Saturday, October 13, 2012

Dear Drew,

Dear Drew,

It was going to be the largest crowd I'd ever spoken to at that point in my life. By far.

I just couldn't get what I wanted to say clear in my mind as I tried to prepare for  the talk I'd been invited to give. I slept very little the night before.

When I walked up to the podium, the lights in the auditorium went out and spot lights shined in my eyes. I could not see the audience and I could not read my notes.

I did the standard "thank you's." For the first 4 or 5 minutes I was funny and even edgy. People laughed.

And then I lost my way. I rambled. I wasn't on point. I wasn't clear. I finished my talk as soon as I could without the shortness of my talk being even more embarrassing than the talk itself. I took myself out of the game.

When it was over I felt as if I had let down the people who'd invited me to speak. I felt as if I never wanted to speak in public again.

People said the polite things they always say to speakers. I didn't sense much conviction behind their comments.

All I wanted was to get out of the auditorium, drive home, and hide.

Mike Wise has written a very poignant story about how you seemed to be feeling after last night's game. It  brought all those old feelings back from when I blew it big time doing what I do.

After 10 years, speaking at Foundry Church is like talking to old friends. But when I am preparing to speak at other places, I always think about that early experience and pray: "Dear God, don't let it happen again."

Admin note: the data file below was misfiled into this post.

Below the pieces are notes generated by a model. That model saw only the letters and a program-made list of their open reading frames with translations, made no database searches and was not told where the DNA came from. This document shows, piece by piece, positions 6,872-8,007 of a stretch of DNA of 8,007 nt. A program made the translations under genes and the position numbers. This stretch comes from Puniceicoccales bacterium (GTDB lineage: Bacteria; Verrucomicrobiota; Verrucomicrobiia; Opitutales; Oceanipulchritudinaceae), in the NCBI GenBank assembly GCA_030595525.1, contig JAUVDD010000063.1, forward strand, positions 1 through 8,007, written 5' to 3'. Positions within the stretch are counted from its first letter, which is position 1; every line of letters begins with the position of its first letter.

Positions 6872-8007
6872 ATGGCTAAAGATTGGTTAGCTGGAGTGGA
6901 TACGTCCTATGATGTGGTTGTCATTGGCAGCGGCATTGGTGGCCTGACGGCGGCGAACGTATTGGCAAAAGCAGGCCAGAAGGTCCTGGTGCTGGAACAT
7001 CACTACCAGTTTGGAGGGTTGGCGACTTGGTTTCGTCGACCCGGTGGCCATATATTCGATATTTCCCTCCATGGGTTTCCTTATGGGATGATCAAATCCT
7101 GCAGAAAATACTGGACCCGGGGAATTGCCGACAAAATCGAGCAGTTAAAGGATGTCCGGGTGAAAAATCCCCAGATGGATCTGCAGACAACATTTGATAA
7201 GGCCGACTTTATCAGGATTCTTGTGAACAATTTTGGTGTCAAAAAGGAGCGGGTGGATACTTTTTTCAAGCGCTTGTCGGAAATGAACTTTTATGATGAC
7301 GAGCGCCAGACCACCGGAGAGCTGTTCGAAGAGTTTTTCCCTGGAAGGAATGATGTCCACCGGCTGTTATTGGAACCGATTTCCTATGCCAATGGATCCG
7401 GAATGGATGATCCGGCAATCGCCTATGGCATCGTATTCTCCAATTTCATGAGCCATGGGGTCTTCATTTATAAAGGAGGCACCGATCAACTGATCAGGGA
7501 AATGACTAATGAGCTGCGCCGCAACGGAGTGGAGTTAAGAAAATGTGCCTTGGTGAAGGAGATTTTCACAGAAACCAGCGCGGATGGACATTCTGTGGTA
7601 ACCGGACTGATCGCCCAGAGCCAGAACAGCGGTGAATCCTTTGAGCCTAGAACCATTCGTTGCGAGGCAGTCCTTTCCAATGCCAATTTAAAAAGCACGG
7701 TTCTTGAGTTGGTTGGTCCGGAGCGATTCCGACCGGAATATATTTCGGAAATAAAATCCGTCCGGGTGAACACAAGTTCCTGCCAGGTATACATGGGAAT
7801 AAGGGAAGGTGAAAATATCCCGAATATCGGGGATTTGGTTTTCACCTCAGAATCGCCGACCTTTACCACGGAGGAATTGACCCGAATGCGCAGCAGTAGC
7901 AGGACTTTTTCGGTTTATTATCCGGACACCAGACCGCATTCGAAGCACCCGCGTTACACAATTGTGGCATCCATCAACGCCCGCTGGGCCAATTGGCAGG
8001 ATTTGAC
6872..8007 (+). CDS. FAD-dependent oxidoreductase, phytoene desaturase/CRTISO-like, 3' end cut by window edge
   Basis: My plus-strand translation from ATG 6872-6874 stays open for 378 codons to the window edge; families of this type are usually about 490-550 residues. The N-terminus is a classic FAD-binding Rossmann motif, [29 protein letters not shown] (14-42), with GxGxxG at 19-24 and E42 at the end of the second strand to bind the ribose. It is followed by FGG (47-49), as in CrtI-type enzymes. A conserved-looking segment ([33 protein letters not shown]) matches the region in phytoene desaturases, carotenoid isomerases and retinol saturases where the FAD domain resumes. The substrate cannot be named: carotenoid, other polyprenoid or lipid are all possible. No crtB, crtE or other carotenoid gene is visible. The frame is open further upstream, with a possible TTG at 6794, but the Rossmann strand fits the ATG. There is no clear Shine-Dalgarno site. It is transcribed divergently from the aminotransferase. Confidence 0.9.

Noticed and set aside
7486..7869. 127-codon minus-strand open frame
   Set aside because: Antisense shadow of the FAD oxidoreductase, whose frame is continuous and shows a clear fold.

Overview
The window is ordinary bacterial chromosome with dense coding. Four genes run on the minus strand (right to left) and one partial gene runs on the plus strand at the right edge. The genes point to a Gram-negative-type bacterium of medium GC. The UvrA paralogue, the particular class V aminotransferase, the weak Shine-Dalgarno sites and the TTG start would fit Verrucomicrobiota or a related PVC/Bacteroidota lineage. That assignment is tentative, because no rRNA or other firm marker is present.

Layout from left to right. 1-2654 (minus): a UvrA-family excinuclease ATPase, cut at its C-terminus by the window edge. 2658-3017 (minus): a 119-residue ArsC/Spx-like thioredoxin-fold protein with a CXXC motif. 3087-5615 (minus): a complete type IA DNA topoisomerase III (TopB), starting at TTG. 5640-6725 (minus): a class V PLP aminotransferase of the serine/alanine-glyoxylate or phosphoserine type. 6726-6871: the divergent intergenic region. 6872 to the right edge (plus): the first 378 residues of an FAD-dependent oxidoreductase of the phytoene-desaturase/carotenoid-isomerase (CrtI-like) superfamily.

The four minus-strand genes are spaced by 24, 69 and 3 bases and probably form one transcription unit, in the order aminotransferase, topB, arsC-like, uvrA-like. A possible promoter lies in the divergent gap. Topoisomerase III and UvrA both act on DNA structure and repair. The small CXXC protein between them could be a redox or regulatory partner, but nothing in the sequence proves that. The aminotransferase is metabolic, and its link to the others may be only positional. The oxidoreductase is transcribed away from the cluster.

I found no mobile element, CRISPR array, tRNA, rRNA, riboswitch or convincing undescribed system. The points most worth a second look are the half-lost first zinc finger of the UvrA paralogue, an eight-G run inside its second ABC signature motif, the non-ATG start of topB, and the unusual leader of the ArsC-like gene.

There is a verse of Scripture from the writings of the Apostle Paul that has strangely moved me for the past 25 years. Paul was writing about his "thorn in the flesh," whatever that was. It was something that made him weak.

Paul says that he prayed three times that the "thorn" would be removed from him. But, he says, the Lord answered: "My grace is sufficient for you, for power is made perfect in weakness."

Then Paul adds these words: "Whenever I am weak, then I am strong." (2 Corinthians 12:8-11)

I've wished that I could just wipe that early public embarrassment out of my memory. But it won't go away.

I suspect it has made me better at what I do ... less concerned about performing and more concerned about getting a message across. Less concerned about what people think about me as a speaker and more concerned about whether I've done right by the message I've been given to get across.

I know this is impossible to hear right now, but these kinds of experiences can make us better people and better players in whatever our "game" in life is.

I believe that.

So, Drew, be gentle with yourself. Let the people who love you the most take care of you for a while. Remember that you are a great pitcher and a good guy.

We love you.

Grace and peace,


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